Physical Disk
When it comes to virtualization, overall disk space utilization for each virtual machine isn’t as great a concern as is the intelligent utilization of each physical drive. An additional important point to consider is the rotational speed of the drive in use. Because you may utilize multiple virtual machine sum single drive the rotational speed of the drive can have a dramatic affection performance with greater drive speeds. For the best performance across most of the virtualization products today, consider implementing multiple disk drives and using the fastest drive possible, in terms of its rotation speed, for each drive. One way to boost performance of a virtualized solution beyond just having a faster drive is to ensure that the host machine and its associated operating system have a dedicated physical hard drive, and that all virtual
machines or potentially each virtual machine has a separate physical hard disk allocated to it.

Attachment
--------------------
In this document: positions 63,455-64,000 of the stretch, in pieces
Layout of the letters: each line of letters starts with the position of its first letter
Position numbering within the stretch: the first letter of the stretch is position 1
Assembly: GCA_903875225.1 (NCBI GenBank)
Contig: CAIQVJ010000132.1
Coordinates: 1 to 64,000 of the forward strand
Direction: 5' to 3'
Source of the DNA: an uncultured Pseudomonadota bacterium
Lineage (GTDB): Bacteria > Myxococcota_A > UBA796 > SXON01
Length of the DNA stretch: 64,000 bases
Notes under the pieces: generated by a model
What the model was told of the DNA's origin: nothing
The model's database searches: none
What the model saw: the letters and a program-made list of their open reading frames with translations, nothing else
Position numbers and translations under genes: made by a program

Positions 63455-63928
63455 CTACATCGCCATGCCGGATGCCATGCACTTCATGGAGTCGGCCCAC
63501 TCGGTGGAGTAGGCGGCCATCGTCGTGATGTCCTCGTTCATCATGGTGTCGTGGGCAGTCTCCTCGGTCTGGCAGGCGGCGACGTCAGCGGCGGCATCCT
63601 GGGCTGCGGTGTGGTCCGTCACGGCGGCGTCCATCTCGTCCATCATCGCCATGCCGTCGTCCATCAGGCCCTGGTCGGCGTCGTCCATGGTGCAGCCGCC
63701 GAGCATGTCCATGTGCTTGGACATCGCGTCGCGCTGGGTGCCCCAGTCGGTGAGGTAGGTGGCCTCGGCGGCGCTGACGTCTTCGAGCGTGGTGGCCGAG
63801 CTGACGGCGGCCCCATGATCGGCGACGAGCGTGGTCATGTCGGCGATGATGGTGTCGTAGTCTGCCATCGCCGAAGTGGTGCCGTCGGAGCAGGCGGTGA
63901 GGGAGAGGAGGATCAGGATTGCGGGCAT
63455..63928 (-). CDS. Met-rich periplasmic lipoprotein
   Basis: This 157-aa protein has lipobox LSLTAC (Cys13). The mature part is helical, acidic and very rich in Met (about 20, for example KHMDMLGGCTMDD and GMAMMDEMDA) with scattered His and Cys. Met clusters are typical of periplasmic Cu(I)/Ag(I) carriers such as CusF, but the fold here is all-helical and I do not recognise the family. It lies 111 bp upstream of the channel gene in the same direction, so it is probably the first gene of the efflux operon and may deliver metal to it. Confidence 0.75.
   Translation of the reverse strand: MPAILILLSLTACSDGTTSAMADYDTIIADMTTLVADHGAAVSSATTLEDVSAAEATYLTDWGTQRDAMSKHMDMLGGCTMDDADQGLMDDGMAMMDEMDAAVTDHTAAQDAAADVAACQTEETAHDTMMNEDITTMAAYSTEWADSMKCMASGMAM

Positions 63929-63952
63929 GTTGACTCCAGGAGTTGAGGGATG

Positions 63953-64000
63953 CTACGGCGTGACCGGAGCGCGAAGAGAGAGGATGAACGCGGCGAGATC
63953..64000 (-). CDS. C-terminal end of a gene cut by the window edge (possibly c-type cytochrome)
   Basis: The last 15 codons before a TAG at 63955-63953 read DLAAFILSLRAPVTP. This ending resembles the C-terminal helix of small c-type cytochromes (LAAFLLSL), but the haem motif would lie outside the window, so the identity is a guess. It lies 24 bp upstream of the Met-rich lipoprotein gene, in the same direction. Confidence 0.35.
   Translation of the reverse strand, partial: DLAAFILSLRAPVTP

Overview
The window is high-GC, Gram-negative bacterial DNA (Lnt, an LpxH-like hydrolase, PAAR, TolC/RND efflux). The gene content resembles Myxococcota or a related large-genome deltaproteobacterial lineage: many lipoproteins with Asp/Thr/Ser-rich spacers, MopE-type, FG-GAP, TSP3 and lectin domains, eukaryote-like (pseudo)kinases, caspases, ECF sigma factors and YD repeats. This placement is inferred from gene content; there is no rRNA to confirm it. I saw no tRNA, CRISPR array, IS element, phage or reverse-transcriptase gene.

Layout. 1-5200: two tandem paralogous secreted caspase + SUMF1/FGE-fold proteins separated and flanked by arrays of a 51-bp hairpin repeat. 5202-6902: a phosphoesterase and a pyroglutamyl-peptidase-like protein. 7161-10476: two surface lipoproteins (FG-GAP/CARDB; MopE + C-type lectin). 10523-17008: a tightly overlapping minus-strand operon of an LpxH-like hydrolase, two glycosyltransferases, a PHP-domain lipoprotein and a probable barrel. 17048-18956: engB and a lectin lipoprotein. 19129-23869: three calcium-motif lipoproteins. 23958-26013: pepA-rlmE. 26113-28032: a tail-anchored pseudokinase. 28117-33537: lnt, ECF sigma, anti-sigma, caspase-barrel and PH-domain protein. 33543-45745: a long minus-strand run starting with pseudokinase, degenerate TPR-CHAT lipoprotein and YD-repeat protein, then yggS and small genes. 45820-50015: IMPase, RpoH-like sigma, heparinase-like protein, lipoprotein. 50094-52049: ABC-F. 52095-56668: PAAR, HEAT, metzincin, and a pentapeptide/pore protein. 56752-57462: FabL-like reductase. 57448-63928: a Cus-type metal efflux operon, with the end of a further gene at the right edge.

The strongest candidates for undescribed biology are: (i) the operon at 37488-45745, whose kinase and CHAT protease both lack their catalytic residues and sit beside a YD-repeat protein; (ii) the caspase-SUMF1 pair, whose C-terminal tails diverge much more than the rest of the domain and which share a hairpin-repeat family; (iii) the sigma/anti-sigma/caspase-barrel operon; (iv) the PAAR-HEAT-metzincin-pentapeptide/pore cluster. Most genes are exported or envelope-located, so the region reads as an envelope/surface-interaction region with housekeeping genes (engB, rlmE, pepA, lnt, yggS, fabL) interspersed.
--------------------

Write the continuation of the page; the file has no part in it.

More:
Network utilization can also present bottleneck issues, similar to those with memory. Even though the virtual machine doesn’t add any significant amount of network latency into the equation, the host machine must have the capacity to service the network needs of all of the running virtual machines on the host machine. However as with memory you still need to app y the appropriate amount of network bandwidth and network resources that you would have If the machines were running on separate physical hardware.
You might need to upgrade your network card if you are running multiple virtual machines in an IT environment and all machines are experiencing heavy concurrent network traffic. But in most desktop virtualization scenarios you will find that the network is not the problem. Most likely the culprit is the CPU, disk, or memory.